03 May 2010

TSA

For years now I have been ranting against the Transportation Security Administration. Rather than provide security, it seeks only to provide the illusion of security - both to reassure the gullible and provide political cover for pols. Fallows at the Atlantic references this phenomenon in an amusing post about what would have happened if the TSA was in charge of Times Square security after the attempted bombing.
-All vans or SUVs headed into Midtown Manhattan would have to stop and have their contents inspected. If any vehicle seemed for any reason to have escaped inspection, Midtown in its entirety would be evacuated;

- A whole new uniformed force -- the Times Square Security Administration, or TsSA - would be formed for this purpose;

- The restrictions would never be lifted and the TsSA would have permanent life, because the political incentives here work only one way. A politician who supports more open-ended, more thorough, more intrusive, more expensive inspections can never be proven "wrong." The absence of attacks shows that his measures have "worked"; and a new attack shows that inspections must go further still. A politician who wants to limit the inspections can never be proven "right." An absence of attacks means that nothing has gone wrong -- yet. Any future attack would always and forever be that politician's "fault." Given that asymmetry of risks, what public figure will ever be able to talk about paring back the TSA?
This is absolutely right. After the attempted shoe bombing, everyone had to start taking off their shoes. After the attempted underwear bombing, many people had to start going through extremely expensive (and apparently useless) full-body scanners. It's an absurd reactionary strategy that reveals thinking that is childishly simplistic: if someone tries to use Object A as a bomb, then the problem must be Object A. But it's not. The problem is still the bomb.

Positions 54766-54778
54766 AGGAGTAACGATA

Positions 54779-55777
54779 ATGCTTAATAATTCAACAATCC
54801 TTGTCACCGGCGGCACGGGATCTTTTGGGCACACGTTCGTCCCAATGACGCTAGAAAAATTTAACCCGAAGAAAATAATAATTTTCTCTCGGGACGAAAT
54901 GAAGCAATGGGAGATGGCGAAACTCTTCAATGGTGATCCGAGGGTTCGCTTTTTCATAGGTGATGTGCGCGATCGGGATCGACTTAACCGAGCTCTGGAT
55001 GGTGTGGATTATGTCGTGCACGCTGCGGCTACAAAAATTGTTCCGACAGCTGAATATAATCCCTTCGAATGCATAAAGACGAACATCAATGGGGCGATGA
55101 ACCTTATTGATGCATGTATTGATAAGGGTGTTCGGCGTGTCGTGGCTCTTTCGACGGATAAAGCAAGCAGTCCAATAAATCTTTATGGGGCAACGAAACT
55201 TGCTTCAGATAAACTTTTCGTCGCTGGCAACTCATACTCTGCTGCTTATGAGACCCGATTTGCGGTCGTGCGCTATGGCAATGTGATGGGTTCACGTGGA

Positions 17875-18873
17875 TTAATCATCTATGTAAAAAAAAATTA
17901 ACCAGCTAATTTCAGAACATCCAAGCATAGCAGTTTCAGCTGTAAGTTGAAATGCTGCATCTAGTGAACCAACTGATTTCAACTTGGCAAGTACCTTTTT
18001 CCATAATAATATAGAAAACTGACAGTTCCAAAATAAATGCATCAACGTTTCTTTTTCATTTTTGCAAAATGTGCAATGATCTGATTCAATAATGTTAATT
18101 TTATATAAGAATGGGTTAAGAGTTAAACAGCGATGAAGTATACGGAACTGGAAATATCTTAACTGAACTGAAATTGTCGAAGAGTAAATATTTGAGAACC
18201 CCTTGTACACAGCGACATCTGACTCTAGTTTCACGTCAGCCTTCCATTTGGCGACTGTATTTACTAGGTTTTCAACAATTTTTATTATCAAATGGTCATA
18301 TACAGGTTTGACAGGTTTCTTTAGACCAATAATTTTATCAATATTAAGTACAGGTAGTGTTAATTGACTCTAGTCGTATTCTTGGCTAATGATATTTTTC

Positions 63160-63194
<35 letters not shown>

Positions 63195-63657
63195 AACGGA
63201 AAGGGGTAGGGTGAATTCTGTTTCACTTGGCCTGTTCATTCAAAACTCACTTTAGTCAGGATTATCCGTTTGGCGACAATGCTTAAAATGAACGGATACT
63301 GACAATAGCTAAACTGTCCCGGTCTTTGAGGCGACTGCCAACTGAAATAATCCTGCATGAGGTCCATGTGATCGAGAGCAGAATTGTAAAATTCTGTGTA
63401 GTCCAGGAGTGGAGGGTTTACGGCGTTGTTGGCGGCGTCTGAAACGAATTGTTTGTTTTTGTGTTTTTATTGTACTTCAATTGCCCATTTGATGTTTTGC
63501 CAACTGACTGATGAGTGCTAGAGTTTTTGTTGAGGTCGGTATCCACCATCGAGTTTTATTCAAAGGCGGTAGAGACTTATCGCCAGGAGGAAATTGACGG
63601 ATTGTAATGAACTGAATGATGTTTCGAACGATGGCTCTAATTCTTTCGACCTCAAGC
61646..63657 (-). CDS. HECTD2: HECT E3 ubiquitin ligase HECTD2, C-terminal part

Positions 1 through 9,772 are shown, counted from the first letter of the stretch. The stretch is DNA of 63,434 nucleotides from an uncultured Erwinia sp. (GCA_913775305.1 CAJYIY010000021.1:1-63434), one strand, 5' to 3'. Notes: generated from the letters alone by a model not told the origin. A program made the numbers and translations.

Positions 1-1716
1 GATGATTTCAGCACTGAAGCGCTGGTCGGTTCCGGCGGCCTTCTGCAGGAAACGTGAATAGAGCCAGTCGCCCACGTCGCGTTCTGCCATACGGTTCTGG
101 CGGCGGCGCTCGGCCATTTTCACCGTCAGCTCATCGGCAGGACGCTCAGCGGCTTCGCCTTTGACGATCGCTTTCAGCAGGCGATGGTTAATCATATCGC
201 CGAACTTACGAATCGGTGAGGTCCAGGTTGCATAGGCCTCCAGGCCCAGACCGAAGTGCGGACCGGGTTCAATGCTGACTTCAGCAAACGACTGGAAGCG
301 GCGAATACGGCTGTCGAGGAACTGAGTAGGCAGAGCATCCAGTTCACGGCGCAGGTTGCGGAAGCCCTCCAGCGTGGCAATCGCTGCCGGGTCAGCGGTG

Fallows goes on, but the best bit is this chestnut:
The point of terrorism is not to "destroy." It is to terrify. And for eight and a half years now, the dominant federal government response to terrorist threats and attacks has been to magnify their harm by increasing a mood of fear and intimidation. That is the real case against the ludicrous "orange threat level" announcements we hear every three minutes at the airport. It's not just that they're pointless, uninformative, and insulting to our collective intelligence; it's that their larger effect is to make people feel frightened rather than brave.
Fear serves both our enemies and our leaders, in different ways. But it doesn't serve us.

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